When we travel, we are always looking for unique and interesting situations so we can learn about the people and the culture, regardless of popular opinion. We don't really shy away from much and Lebanon is one unique experience after another. When we travel in any area, we always hire very well connected guides and bodyguards when needed. In the past, we would do a great deal of research and then travel anywhere without fear of anything.

We stopped in the Bekaa Valley on the way to see the Temple of Jupiter for four hours which was a couple of miles from Hizbollah headquarters. In Beirut, we purposely stayed in the Mayflower Hotel where many of the western hostages were kidnapped in the previous years. The guys at the front desk looked at our passports for quite a while and laughed that they had not seen American passports for a long time. We knew nothing would happen to us because of our bodyguard's connections, but we don't travel like this as much as we use to.

There was the Green Line, which was the demarcation line between Muslim West Beirut and Christian East Beirut during the fifteen year long civil war. It's a five mile strip of buildings that were completed shot up and massively scarred by RPG and tank rounds. Imagine every time you moved in your apartment, your neighbor across the street shot at you... And every time you saw your neighbors across the street, you shot at them.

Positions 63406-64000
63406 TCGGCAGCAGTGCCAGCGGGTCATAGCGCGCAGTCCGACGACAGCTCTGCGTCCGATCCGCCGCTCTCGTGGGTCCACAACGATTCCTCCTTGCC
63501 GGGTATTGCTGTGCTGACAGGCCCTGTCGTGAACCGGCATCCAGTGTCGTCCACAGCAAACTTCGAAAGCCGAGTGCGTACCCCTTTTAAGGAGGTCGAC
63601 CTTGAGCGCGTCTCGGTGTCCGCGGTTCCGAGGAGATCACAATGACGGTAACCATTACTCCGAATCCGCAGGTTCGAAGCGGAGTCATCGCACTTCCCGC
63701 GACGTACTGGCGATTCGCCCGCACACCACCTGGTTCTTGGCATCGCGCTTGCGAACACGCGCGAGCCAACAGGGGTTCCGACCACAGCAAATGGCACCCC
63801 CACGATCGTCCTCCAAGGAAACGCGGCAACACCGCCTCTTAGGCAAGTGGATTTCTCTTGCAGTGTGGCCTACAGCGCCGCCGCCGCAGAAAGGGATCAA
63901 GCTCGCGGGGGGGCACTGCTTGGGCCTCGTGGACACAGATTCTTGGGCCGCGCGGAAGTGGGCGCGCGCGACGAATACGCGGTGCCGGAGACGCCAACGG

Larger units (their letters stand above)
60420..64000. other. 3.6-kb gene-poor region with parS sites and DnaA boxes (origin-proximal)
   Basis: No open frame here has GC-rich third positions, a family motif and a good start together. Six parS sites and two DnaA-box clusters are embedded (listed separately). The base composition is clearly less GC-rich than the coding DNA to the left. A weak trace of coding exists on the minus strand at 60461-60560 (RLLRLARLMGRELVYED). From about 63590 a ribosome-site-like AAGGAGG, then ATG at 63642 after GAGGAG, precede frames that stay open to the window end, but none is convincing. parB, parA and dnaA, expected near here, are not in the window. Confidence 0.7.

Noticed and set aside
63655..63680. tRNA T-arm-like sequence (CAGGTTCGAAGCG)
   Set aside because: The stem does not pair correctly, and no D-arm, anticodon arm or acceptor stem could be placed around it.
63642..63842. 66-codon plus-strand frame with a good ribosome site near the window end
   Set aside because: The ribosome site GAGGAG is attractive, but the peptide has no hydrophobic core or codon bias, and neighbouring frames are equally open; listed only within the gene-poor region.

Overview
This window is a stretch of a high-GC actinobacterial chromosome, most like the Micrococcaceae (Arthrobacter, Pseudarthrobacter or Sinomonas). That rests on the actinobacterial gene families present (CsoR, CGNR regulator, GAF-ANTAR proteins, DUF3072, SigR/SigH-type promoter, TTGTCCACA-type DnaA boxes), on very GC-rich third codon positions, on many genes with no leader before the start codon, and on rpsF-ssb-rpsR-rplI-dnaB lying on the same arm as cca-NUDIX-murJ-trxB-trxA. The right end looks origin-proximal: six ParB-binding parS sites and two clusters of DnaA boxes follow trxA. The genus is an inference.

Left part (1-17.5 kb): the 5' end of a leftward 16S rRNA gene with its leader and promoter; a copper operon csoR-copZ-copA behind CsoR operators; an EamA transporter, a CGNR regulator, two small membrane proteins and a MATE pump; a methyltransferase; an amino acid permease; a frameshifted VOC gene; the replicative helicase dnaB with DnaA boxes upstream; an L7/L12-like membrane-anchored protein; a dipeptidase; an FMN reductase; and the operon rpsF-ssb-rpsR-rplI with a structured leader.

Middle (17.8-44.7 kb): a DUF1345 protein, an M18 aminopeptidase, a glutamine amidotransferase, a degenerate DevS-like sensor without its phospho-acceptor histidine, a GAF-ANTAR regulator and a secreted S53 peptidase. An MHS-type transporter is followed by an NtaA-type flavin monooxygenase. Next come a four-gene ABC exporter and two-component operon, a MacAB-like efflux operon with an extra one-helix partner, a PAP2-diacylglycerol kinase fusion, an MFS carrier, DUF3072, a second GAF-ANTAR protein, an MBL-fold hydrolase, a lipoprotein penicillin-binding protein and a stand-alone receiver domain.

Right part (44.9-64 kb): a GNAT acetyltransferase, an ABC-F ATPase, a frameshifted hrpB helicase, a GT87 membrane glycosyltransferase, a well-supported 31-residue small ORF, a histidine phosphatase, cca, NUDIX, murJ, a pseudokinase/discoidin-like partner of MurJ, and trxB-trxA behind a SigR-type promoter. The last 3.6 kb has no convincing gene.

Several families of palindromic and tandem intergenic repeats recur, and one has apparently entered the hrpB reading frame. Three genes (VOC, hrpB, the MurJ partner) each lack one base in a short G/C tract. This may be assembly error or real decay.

We went to a Hizbollah barbeque in South Beirut where they cooked fish over 4 x4 oak building posts. We heard extreme stories from our friends at the US embassy where the previous three ambassadors had been assassinated. Embassy staff only went out with 10 white Chevy Blazers with roof mounted M60s machine guns. They stopped for nothing, not even stop signs or stop lights, they just rammed cars and had the drivers show up with receipts for repairs. They would be reimbursed and this has to be one of the more unique uses of American tax dollars.

Today Beirut is again one of the all time great party and food towns in the world. We went out all night one Saturday, to a famous nightclub called B0-18 which was named after the code for an apartment complex 18 kimoters north of of Beirut. During the long civil war, a DJ named Gebran lived in the unit and was famous for his "musical therapy" sessions held in his apartment. It eventually became an all night and sometimes all day, nightclub - the Lebanese did not lose their culture during the civil war.

The ruins of Byblos on the sea, should definitely be checked out. There were many civilizations including the Phoenicians, in this northern Lebanese city over thousands of years, and you can just wander among them.

Best Time to Go: Anytime, but you want to make sure it is safe, as there has been a lot of bombing from Israel and others in the last few years.
How Long to Stay: 3-5 days, but maybe combine with a 10 day trip to Jordan with stops at Petra, Aqaba, Dead Sea, Red Sea, Jerash and Wadi Rum.
General Costs: Medium to high
What To Do: Beirut nightlife, Byblos ruins, Temple of Jupiter, make sure you have local guides who are connected
UNESCO World Heritage Site? Yes for Byblos and Baalbeck's Temple of Jupiter
Weather: Mild to hot
Language: Arabic